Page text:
Health care hiring is booming, with 18 percent of all new jobs created in 2015 being in the sector, according to Health Leaders Media. This surge has led organizations to rethink how they interact and engage their talent, especially considering the glut of recent regulatory reforms such as the Affordable Care Act.

Because improved patient outcomes and cost control have become top priorities for HR in health care, incentives for health care workers have also followed suit. Modern Healthcare explains that, "with hospitals consolidating and under intense pressure to improve quality amid declining reimbursement, more systems are embracing performance-based pay."

Competition for skilled health care talent is intense, and salaries have gone up accordingly — but so have turnover rates. Despite an 8.2 percent jump in health care executive compensation in 2015 (most of it in the form of performance-based incentives), according to Modern Healthcare, the turnover rate was 19.2 percent across the health care industry in 2015, according to Compdata.

Simply increasing salaries may not be enough to retain top talent. "The workforce has increasing confidence in the job market," said Amy Kaminski, Vice President for Compdata. "Your key employees have options when it comes to where they want to work," and they are increasingly exploring those options.

What a Hot Health Care Market Means for HR: A Need to Engage

For HR in health care, the implications are clear: it's time to find new and better ways to attract and engage scarce health care talent. And if you lose talent, you'll need to focus on succession planning and enhanced training in order to maintain operational continuity. In today's talent-hungry health care climate, a competitive human capital management strategy has to satisfy employees' expectations regarding compensation, benefits and organizational culture while improving patient outcomes and keeping costs under control.

A 2015 white paper from health care staffing consultants B.E. Smith offers an eye-opening statistic: the majority (51 percent, to be precise) of all health care workers reported being disengaged. So what should health care HR leaders be doing to engage employees in a market where job opportunities abound?

Here are five methods to drive employee engagement.

1. Monitor and Incentivize Employee Engagement

Performance-based pay has been a major trend over the last few years throughout health care, and while metrics such as patient satisfaction and cost control should be incentivized, so should employee engagement. High turnover rates come with a high price, and a lack of employee engagement directly affects patient care and cost control. A Gallup poll found that higher levels of engagement by nurses led to lower patient mortality and fewer medical complications. As the old saying goes, "that which gets rewarded, gets done."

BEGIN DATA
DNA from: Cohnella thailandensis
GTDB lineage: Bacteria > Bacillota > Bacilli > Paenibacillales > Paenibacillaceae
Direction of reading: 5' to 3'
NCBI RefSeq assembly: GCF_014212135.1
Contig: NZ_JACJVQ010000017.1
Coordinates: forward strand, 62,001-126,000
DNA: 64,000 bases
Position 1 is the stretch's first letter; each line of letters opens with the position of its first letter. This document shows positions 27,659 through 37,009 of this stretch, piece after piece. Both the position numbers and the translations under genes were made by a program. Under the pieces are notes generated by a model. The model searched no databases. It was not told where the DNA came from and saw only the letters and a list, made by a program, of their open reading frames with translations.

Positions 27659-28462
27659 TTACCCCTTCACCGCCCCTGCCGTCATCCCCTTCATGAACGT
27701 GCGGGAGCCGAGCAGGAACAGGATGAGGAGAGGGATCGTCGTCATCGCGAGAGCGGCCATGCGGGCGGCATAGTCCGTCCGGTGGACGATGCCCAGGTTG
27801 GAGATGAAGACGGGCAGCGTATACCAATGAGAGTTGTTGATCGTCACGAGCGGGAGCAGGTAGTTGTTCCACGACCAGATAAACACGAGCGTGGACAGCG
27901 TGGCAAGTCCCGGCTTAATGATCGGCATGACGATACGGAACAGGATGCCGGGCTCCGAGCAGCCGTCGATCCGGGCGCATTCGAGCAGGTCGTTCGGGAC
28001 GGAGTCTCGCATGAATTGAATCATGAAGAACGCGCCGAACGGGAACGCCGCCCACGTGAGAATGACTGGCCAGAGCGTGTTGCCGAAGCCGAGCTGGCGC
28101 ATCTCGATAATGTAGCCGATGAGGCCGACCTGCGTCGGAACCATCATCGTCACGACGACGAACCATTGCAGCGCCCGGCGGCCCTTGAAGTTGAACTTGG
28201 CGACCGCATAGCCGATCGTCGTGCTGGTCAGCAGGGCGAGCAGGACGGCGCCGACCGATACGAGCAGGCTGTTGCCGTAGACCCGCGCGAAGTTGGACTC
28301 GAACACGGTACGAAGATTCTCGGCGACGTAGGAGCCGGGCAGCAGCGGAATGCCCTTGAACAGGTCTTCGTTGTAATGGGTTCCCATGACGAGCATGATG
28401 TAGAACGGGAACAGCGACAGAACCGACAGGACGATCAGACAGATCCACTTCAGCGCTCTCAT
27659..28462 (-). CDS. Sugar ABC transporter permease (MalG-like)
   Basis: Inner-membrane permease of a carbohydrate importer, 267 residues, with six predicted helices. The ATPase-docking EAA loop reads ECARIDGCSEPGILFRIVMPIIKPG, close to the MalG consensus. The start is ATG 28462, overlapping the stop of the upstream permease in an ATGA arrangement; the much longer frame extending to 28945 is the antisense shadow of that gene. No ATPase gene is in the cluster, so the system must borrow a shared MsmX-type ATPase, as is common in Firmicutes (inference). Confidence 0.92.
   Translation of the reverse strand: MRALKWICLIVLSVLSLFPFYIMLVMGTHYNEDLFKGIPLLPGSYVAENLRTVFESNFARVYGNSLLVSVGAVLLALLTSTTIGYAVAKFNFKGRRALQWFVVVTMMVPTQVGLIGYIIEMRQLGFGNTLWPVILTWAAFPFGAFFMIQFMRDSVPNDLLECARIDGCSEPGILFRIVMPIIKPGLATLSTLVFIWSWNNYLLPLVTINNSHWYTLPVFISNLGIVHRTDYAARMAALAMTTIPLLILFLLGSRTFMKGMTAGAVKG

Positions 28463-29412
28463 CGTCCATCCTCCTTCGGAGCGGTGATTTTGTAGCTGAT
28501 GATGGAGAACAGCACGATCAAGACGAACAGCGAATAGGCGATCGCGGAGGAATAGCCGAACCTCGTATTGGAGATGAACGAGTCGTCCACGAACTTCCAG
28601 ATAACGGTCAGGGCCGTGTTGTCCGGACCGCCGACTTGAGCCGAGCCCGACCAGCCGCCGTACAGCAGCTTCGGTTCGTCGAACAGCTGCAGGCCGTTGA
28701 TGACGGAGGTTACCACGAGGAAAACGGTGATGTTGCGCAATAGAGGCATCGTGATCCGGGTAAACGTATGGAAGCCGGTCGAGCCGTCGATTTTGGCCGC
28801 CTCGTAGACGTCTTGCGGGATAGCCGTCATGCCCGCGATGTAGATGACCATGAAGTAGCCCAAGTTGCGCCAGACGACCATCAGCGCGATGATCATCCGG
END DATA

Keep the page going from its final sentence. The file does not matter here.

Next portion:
2. Leverage HCM technology as an Engagement-Driving Tool

Having HCM systems in place to track your employee engagement will offer you actionable, data-driven insights upon which you can make changes to drive higher engagement. Being able to identify your consistently high performers will help you give them the recognition they deserve and actively engage them for the long term. A culture of recognition/appreciation drives engagement, and your HCM systems can support these crucial transformation efforts.

3. Build a Leadership Pipeline

As complexity grows in health care, preparing your organization for changes on the horizon should be a top HR priority. Succession planning should combine an understanding of talent and technology in order to support investments to prepare your top performers. Organizations that invest in talent and strategically plan for the future will show their potential and future leaders that the organization is built for the long haul.

4. Foster Training and Development Opportunities

According to research from consultants Bersin & Associates, organizations that offer employee development plans see far better results in terms of employee retention and productivity. They have turnover rates that are 27 percent lower than organizations without development plans, and each "developed" employee generates twice the revenue of an undeveloped employee. When you invest in skills development, people perform better and stay longer.

5. Emphasize Your Life-Saving Mission

An organization's vital mission to save and improve the lives of patients can be highly engaging. Patient stories can inspire, as can stories of how health care employees have gone above and beyond the call of duty for patients. Such mission-aligned stories should be shared and celebrated throughout the organization. Stories matter, so use them to inspire you employees and remind them why they became health care professionals in the first place.

The main challenge for HR in health care is to engage employees and thereby promote retention. With a strategic approach that aligns technology, recognition and mission, you should be able to rise above the competition and keep the employees who will drive your success for years to come.

Tags: retention Healthcare Employee Engagement